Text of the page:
Celtic rings are often similar to Viking rings, with their unique and signature styles being instantly recognisable. Rather than focusing on beauty and emotion, there are certainly a lot of celtic rings that focus on traditional values and warrior-like strength.

Viking Rings

A viking in armour

The Vikings, renowned for their seafaring prowess and warrior culture, also left behind a legacy of rings. Viking rings were often crafted from materials such as silver, gold, and bronze, showcasing intricate designs of animals, runes, and geometric patterns. These rings held significant cultural and symbolic meaning, representing social status, allegiance, and personal identity.


While some Viking rings have survived the test of time, their wearability can vary. Factors such as the ring’s condition, metal composition, and structural integrity play crucial roles in determining if they can still be worn. Preservation efforts and expert guidance are necessary to ensure the longevity and safety of these ancient treasures.


Similar to Roman rings, Viking rings also tend to be more discoverable than other rings on this list.

Renaissance Rings

A statue of Leonardo da Vinci

The Renaissance period witnessed a revival of art, culture, and innovation, and this was reflected in the design of rings. Renaissance rings often featured intricate details, including engravings, gemstone settings, and symbolic motifs. Gold and silver were the preferred metals, and gemstones like rubies, sapphires, and diamonds were commonly used.


While some Renaissance rings have stood the test of time and can still be worn, they are delicate pieces that require careful handling and maintenance. Renaissance rings also tend to be some of the most beautiful rings to ever have been created, which isn’t surprising since the renaissance was the time of unbelievable artists like Da Vinci, Michelangelo and so on.

Ancient Greek Rings

Statues of Ancient Greek philosophers

Ancient Greece, known for its contributions to art, philosophy, and culture, also left behind a legacy of remarkable rings. Greek rings were crafted from materials like gold, silver, and bronze and often featured intricate designs, including mythological figures, engraved patterns, and geometric shapes. 


Gods like Zeus, Heres, Poseidon, Aphrodite and so on were often depicted. Similar to the Egyptians, these rings symbolised social status, personal identity, and were sometimes given as love tokens.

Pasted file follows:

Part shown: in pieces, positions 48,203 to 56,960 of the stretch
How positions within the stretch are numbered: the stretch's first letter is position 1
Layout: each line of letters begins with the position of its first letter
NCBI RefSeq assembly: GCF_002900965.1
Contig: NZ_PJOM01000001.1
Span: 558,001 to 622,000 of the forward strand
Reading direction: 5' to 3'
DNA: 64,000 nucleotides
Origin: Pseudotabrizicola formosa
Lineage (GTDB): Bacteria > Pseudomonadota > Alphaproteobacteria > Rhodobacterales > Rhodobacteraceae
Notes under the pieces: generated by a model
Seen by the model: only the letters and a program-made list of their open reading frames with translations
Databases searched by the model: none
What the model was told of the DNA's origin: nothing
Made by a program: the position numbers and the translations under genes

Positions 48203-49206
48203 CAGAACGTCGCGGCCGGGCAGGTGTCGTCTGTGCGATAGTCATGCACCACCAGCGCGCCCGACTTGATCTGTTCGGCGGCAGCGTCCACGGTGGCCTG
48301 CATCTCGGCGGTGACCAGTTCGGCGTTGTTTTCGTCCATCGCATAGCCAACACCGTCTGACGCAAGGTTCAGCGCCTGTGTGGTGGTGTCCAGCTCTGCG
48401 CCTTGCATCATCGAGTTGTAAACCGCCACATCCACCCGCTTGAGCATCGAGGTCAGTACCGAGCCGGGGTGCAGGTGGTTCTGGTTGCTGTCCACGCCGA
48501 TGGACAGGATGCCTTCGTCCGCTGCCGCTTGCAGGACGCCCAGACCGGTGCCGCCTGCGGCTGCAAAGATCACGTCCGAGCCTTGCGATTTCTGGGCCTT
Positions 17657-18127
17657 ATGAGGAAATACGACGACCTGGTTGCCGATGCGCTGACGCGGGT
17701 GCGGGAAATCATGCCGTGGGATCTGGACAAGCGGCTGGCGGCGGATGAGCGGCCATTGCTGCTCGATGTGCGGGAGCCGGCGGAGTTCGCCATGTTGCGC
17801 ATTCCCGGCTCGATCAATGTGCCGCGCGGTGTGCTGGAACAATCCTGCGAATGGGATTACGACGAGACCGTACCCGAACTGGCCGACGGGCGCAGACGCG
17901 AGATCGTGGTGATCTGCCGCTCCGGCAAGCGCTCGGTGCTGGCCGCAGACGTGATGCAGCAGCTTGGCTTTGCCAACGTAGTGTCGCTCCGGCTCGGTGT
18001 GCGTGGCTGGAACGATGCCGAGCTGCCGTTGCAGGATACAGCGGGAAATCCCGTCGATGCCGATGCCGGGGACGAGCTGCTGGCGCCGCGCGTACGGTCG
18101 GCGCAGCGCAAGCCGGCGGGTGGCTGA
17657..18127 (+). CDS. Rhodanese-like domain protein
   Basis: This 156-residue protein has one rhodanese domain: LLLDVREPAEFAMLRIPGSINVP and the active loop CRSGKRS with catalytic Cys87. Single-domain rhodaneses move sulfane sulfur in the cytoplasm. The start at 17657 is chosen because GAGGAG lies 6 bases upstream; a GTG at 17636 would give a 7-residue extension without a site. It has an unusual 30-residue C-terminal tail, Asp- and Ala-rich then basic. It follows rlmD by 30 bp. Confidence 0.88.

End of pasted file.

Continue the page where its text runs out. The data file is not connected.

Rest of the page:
The wearability of ancient Greek rings depends on their condition and preservation. Again, like Egyptian rings – these tend to be some of the oldest and most valuable rings on Earth. Practically no one has the ability to simply wear one, as it is urged they get inspected and preserved by professionals.

Asian Rings

An asian temple

Asian civilizations, including those in India, China, and Japan, have their own rich histories of ring-making. These rings often featured intricate details, including intricate metalwork, enamel, gemstone settings, and symbolic motifs. From the ornate designs of Indian Kundan rings to the delicate beauty of Japanese Kanzashi rings, these ancient treasures carry deep cultural and artistic significance.


In conclusion, the oldest rings known to humanity offer a glimpse into the craftsmanship, symbolism, and cultural practices of ancient civilizations. While some of these rings can still be worn today, it is important to approach their wearability with caution and seek expert guidance to ensure their preservation. 


These ancient treasures hold stories of our shared human history and should be cherished and protected for future generations to appreciate and admire. By respecting and honouring these ancient rings, we can continue to celebrate the legacy they represent and the timeless beauty they embody.


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by Australian Diamond Brokers : July 5th 2023 Come visit our store or browse our website to find out more.